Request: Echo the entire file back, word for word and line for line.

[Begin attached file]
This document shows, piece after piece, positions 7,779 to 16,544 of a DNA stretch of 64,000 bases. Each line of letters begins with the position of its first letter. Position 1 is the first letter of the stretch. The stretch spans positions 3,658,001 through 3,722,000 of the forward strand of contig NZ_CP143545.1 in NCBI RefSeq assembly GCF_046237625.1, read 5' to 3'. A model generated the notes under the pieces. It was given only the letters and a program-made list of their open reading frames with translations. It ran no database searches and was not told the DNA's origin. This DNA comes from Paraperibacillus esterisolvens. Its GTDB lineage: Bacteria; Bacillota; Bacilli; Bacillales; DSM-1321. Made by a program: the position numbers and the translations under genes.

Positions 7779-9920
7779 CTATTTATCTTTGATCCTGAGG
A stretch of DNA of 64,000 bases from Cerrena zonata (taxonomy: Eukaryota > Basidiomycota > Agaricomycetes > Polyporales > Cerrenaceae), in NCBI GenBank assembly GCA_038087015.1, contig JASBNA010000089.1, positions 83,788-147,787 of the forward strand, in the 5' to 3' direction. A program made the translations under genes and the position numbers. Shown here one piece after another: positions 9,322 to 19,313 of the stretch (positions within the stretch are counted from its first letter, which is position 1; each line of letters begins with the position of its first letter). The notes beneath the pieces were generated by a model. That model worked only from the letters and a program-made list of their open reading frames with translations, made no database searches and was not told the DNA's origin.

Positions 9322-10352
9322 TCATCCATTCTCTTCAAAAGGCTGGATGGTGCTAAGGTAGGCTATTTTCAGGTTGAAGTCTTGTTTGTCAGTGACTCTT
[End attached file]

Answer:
This document shows, piece after piece, positions 7,779 to 16,544 of a DNA stretch of 64,000 bases. Each line of letters begins with the position of its first letter. Position 1 is the first letter of the stretch. The stretch spans positions 3,658,001 through 3,722,000 of the forward strand of contig NZ_CP143545.1 in NCBI RefSeq assembly GCF_046237625.1, read 5' to 3'. A model generated the notes under the pieces. It was given only the letters and a program-made list of their open reading frames with translations. It ran no database searches and was not told the DNA's origin. This DNA comes from Paraperibacillus esterisolvens. Its GTDB lineage: Bacteria; Bacillota; Bacilli; Bacillales; DSM-1321. Made by a program: the position numbers and the translations under genes.

Positions 7779-9920
7779 CTATTTATCTTTGATCCTGAGG
A stretch of DNA of 64,000 bases from Cerrena zonata (taxonomy: Eukaryota > Basidiomycota > Agaricomycetes > Polyporales > Cerrenaceae), in NCBI GenBank assembly GCA_038087015.1, contig JASBNA010000089.1, positions 83,788-147,787 of the forward strand, in the 5' to 3' direction. A program made the translations under genes and the position numbers. Shown here one piece after another: positions 9,322 to 19,313 of the stretch (positions within the stretch are counted from its first letter, which is position 1; each line of letters begins with the position of its first letter). The notes beneath the pieces were generated by a model. That model worked only from the letters and a program-made list of their open reading frames with translations, made no database searches and was not told the DNA's origin.

Positions 9322-10352
9322 TCATCCATTCTCTTCAAAAGGCTGGATGGTGCTAAGGTAGGCTATTTTCAGGTTGAAGTCTTGTTTGTCAGTGACTCTT